Meb Keflezighi will try to become the first American in 35 years to win back-to-back Boston Marathons on April 20.
Keflezighi, a three-time Olympian and 2004 Olympic marathon silver medalist, headlined the U.S. elite fields announced for the world’s oldest annual 26.2-mile race Wednesday.
The other U.S. elite men are three-time Olympian Dathan Ritzenhein, Nick Arciniaga, Jeffrey Eggleston and Fernando Cabada.
The field will not include two-time Olympian Ryan Hall, who is running the Los Angeles Marathon on March 15. Los Angeles will host the 2016 U.S. Olympic Marathon Trials on Feb. 13, 2016.
Keflezighi won the 2014 Boston Marathon one year after twin bombings near the Boylston Street finish rocked the event. He became its oldest winner since 1930. The last U.S. man to repeat as champion was Bill Rodgers, who won three straight from 1978-80.
Keflezighi has said he’s aiming for the Rio Olympics, too. He will be two weeks shy of his 40th birthday on Patriots’ Day in Boston. He would become the oldest U.S. Olympic runner of all time if he makes the 2016 team, according to sports-reference.com.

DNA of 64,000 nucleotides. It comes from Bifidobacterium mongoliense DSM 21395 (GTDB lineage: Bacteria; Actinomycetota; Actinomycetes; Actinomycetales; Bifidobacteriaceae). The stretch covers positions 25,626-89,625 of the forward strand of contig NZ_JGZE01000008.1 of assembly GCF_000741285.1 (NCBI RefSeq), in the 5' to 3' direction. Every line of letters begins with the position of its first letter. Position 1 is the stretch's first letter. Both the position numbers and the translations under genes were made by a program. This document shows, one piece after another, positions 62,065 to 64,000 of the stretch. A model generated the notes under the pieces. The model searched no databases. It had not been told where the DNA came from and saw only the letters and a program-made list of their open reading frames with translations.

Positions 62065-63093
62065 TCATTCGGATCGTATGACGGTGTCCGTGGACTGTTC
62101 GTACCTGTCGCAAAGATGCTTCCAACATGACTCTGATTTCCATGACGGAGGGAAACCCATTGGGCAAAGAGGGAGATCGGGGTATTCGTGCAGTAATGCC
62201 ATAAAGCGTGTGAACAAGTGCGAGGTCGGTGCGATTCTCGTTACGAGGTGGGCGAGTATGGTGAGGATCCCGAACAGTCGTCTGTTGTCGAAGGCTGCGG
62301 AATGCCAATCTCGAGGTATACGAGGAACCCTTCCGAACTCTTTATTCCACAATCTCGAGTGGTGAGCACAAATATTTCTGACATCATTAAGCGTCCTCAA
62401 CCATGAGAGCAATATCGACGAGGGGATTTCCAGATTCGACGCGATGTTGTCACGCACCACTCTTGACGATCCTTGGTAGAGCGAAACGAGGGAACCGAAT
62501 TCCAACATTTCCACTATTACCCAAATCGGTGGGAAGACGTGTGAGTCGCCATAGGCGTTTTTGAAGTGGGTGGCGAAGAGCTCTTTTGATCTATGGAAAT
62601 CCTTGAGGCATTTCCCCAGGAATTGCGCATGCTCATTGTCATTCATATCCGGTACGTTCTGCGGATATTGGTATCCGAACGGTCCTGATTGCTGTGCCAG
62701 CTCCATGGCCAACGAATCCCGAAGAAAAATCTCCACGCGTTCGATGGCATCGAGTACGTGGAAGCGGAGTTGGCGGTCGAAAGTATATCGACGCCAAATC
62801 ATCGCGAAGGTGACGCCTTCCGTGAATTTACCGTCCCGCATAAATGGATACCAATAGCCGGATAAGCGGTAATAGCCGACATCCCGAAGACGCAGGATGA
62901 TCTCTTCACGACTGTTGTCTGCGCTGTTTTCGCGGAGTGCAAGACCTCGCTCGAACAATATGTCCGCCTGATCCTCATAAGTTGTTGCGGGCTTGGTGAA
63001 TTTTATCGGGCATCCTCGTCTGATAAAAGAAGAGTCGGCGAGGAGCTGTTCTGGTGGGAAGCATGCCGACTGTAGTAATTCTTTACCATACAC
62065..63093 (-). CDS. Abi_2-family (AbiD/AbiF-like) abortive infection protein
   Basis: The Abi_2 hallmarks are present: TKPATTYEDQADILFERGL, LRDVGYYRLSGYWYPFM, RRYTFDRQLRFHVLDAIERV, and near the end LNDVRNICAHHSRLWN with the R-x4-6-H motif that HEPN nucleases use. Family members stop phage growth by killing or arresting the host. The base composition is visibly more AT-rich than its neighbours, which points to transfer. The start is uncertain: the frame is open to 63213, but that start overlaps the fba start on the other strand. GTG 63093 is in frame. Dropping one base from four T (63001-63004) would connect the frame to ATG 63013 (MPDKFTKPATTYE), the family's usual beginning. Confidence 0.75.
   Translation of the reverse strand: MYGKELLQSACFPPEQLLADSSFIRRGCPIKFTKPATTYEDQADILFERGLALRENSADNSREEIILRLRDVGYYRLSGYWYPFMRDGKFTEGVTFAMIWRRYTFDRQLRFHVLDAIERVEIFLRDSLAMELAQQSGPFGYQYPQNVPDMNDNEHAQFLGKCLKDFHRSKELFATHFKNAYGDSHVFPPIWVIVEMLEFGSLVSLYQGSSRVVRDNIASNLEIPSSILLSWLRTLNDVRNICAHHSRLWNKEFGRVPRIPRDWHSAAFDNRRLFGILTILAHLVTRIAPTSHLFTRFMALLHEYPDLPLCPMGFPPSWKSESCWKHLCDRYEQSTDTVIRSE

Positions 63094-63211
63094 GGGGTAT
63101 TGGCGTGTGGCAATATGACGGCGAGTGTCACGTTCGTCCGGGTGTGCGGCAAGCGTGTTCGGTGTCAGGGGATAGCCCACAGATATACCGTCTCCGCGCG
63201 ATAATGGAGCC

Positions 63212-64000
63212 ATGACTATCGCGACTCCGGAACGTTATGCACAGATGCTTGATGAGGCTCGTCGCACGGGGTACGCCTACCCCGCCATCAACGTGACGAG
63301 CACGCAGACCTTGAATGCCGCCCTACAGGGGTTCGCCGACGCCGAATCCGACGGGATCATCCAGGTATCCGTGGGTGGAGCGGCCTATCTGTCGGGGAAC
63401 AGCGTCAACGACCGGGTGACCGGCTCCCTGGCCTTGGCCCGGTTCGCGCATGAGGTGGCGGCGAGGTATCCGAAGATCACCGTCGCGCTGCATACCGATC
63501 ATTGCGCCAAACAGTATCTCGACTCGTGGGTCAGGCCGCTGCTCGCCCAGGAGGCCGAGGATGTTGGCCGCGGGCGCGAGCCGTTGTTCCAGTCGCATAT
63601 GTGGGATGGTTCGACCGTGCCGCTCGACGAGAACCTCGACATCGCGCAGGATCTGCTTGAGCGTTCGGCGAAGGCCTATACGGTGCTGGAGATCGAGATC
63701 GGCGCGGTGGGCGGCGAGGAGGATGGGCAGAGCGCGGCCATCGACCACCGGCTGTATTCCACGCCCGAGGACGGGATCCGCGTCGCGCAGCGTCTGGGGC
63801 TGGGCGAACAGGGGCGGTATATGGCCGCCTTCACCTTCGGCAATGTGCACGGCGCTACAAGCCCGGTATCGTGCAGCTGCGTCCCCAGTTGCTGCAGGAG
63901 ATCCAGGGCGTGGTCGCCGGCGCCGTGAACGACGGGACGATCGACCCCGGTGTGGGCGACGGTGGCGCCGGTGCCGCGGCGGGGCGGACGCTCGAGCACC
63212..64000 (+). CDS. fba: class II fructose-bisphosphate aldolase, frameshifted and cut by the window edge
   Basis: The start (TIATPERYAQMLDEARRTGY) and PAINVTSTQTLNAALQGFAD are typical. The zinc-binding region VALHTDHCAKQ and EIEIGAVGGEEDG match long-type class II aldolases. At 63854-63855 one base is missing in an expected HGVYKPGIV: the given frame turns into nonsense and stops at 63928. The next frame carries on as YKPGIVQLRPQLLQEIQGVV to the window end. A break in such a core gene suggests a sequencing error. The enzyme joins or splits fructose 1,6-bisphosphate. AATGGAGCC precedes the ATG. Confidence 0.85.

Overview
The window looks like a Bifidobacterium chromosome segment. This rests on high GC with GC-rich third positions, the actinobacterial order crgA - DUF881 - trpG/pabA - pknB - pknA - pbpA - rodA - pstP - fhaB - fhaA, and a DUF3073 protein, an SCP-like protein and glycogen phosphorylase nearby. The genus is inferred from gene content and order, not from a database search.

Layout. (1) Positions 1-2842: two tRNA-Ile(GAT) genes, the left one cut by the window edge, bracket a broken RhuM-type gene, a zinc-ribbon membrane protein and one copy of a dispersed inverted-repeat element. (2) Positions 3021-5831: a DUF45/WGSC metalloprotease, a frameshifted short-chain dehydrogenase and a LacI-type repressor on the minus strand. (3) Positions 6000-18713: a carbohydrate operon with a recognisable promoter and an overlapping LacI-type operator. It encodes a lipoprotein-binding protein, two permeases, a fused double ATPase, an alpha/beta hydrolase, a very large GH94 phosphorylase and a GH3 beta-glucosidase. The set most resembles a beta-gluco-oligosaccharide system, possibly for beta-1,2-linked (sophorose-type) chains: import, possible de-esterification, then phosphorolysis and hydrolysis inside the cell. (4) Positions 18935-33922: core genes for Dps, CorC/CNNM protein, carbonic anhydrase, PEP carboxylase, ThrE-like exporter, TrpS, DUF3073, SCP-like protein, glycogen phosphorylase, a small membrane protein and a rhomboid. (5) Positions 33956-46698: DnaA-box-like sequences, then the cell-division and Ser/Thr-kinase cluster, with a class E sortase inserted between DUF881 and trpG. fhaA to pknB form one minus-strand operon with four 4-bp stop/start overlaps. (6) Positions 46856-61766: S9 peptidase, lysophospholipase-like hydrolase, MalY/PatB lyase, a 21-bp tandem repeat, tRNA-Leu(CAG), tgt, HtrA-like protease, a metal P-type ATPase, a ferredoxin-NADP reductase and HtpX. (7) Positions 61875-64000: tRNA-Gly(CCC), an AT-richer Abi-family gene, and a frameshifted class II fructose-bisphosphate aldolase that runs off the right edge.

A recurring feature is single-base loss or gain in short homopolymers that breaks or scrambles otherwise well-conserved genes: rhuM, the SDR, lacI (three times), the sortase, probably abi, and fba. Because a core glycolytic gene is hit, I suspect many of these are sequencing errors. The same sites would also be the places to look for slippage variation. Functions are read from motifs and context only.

Shalane Flanagan, the 2008 Olympic 10,000m bronze medalist, tops the group of American women going to Boston, returning from a fourth-place finish in 2014.
She’s joined by London Olympic teammates Desi Linden and Amy Hastings.
Flanagan, Hastings and Linden were the three fastest U.S. women’s marathoners last year. The U.S. Olympic team in the marathon will most likely be the top three finishers at the 2016 U.S. Olympic Trials.
No U.S. woman has won the Boston Marathon since 1985.
The women’s winner the last two years was Kenyan Rita Jeptoo, who tested positive for EPO in September and is facing a lengthy ban.
The Boston Marathon international fields are expected to be announced in mid-January.